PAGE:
Wednesday, November 18, 2015



When Jason Kingsley and Mitchell Levitz were growing up with Down Syndrome, they noted that their valued participation within the community was really a challenge of recognition posed to those who seek to exclude them.  This ultimately falls heavily on the shoulders of people with disabilities.

People with disabilities can learn and gain a full, rich lives.  Kingsley states the challenge is to take away negative attitudes about people with developmental disabilities , get rid of the stereotypes and break the barriers for people with disabilities.  As Kingsley thinks heavily about the above quote; "How do we erase those negative attitudes",  in light of the fact that people with disabilities are judging us.

Isaac who attended the Shoshone School was considered by clinical judgment as low- functioning, with no speech intelligent to teachers, was awkward with severe dilemmas with fine motor skills and scored poorly on developmental instruments.

At 52 months, Isaac tested to a level appropriate to a toddlers level of cognitive functioning.  However, Shayne the teacher, did not see Isaac as defective.  Shayne was a sympathetic teacher because she admits that none of her students go to school to be labeled.  She also indicates that every body works together, play together and be together.  And, rightly, she says that's what learning is.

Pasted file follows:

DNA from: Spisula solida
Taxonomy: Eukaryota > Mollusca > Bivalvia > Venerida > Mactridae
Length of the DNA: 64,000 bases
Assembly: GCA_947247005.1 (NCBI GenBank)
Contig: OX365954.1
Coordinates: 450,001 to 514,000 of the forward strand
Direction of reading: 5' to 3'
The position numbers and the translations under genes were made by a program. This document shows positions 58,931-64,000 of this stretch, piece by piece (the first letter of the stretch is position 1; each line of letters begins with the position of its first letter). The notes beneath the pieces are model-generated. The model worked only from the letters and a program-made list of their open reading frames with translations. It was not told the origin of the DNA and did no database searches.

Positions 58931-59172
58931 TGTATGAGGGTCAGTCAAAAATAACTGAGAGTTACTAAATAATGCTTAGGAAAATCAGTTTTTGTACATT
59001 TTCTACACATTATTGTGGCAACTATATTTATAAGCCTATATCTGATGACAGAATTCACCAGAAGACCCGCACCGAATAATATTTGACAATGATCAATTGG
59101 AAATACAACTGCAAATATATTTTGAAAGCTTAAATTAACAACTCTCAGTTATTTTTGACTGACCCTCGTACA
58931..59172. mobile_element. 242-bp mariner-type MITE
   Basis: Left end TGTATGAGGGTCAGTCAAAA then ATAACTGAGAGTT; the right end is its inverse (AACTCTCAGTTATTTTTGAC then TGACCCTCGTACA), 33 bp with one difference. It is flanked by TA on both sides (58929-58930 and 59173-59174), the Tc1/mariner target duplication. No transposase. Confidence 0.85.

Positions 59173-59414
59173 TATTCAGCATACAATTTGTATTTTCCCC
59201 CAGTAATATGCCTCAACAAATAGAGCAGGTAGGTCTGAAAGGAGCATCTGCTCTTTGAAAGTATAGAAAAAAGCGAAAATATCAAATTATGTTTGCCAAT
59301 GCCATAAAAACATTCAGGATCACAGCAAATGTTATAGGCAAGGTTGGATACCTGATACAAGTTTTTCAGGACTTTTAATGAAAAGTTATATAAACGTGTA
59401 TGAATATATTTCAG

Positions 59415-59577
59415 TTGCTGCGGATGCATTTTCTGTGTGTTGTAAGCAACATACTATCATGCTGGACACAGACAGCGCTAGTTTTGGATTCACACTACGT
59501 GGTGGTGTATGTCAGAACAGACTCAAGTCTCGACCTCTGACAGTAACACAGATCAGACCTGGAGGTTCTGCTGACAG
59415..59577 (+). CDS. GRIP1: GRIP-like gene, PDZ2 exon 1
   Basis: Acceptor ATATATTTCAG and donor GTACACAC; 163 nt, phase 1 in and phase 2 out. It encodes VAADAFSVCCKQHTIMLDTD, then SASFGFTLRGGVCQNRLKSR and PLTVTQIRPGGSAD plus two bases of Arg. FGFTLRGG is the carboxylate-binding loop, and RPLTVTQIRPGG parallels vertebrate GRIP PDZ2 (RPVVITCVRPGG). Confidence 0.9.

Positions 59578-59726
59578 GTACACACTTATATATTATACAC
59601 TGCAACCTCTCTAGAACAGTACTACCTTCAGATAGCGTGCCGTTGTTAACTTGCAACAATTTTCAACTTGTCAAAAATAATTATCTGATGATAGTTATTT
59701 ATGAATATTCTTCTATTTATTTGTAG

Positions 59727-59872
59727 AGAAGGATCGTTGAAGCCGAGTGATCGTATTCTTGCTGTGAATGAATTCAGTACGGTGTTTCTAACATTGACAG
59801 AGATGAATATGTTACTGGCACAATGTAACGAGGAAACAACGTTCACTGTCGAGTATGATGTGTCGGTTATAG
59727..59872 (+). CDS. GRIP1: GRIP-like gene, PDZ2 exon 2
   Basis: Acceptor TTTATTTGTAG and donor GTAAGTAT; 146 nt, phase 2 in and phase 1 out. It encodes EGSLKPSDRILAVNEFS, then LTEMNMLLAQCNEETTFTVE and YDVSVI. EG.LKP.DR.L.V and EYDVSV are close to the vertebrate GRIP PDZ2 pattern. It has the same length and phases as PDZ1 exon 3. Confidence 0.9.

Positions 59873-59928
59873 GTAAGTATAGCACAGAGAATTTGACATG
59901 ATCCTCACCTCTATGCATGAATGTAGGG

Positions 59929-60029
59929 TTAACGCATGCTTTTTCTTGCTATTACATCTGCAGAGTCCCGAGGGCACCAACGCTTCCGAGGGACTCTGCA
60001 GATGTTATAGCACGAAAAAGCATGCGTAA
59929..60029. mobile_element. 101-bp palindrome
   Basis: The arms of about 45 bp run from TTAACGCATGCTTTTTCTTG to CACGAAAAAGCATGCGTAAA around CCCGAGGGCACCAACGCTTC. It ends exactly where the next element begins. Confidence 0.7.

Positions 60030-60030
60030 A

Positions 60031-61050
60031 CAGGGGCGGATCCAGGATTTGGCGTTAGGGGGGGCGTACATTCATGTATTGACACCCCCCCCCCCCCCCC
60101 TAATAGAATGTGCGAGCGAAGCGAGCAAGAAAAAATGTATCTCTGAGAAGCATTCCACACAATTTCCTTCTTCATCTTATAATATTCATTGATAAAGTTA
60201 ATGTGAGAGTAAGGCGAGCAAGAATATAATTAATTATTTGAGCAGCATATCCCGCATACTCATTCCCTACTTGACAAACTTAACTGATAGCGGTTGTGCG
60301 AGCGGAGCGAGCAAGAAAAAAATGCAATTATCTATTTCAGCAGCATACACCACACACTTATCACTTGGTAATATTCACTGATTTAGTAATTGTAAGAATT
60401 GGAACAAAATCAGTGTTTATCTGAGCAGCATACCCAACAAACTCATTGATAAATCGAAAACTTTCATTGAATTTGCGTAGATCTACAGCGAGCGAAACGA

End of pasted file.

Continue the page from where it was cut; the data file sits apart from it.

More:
Shayne built a community with acceptance for all and whatever all kids were participating in.  Shayne did a lot for all her students especially, in finding a job for Anne in a video rental store.

Colleen Madison agreed with Shayne that no child was inherently an intellectual burden to a classroom.  There is an individual ability in every child.  Down Syndrome or not.

Christopher believes that educating children together makes the representation of Down Syndrome from burden toward citizenship.  To conclude, when the Pope visited the United States, I was surprised to see a Down Syndrome man read an Epistle at Mass without a single mistake.

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